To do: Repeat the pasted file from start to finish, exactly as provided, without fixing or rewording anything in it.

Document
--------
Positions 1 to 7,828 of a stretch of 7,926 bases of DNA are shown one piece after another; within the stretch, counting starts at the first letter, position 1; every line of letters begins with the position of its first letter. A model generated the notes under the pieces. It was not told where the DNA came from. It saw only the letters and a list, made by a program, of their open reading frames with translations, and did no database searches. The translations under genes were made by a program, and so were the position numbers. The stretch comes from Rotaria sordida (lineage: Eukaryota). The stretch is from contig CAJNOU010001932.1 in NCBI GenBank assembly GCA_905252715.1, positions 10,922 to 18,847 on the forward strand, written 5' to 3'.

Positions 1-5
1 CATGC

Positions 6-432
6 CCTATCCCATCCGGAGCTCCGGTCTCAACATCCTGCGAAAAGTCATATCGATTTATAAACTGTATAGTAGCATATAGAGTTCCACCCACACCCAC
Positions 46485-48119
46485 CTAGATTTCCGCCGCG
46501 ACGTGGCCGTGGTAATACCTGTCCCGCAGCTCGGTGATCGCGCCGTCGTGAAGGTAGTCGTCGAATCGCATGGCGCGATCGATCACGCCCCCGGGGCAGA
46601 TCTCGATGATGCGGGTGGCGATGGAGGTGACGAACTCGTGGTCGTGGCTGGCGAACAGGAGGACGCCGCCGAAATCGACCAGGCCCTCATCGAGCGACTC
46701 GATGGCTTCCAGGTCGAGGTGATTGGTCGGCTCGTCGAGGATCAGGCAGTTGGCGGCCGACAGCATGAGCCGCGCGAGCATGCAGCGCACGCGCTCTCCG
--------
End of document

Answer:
Positions 1 to 7,828 of a stretch of 7,926 bases of DNA are shown one piece after another; within the stretch, counting starts at the first letter, position 1; every line of letters begins with the position of its first letter. A model generated the notes under the pieces. It was not told where the DNA came from. It saw only the letters and a list, made by a program, of their open reading frames with translations, and did no database searches. The translations under genes were made by a program, and so were the position numbers. The stretch comes from Rotaria sordida (lineage: Eukaryota). The stretch is from contig CAJNOU010001932.1 in NCBI GenBank assembly GCA_905252715.1, positions 10,922 to 18,847 on the forward strand, written 5' to 3'.

Positions 1-5
1 CATGC

Positions 6-432
6 CCTATCCCATCCGGAGCTCCGGTCTCAACATCCTGCGAAAAGTCATATCGATTTATAAACTGTATAGTAGCATATAGAGTTCCACCCACACCCAC
Positions 46485-48119
46485 CTAGATTTCCGCCGCG
46501 ACGTGGCCGTGGTAATACCTGTCCCGCAGCTCGGTGATCGCGCCGTCGTGAAGGTAGTCGTCGAATCGCATGGCGCGATCGATCACGCCCCCGGGGCAGA
46601 TCTCGATGATGCGGGTGGCGATGGAGGTGACGAACTCGTGGTCGTGGCTGGCGAACAGGAGGACGCCGCCGAAATCGACCAGGCCCTCATCGAGCGACTC
46701 GATGGCTTCCAGGTCGAGGTGATTGGTCGGCTCGTCGAGGATCAGGCAGTTGGCGGCCGACAGCATGAGCCGCGCGAGCATGCAGCGCACGCGCTCTCCG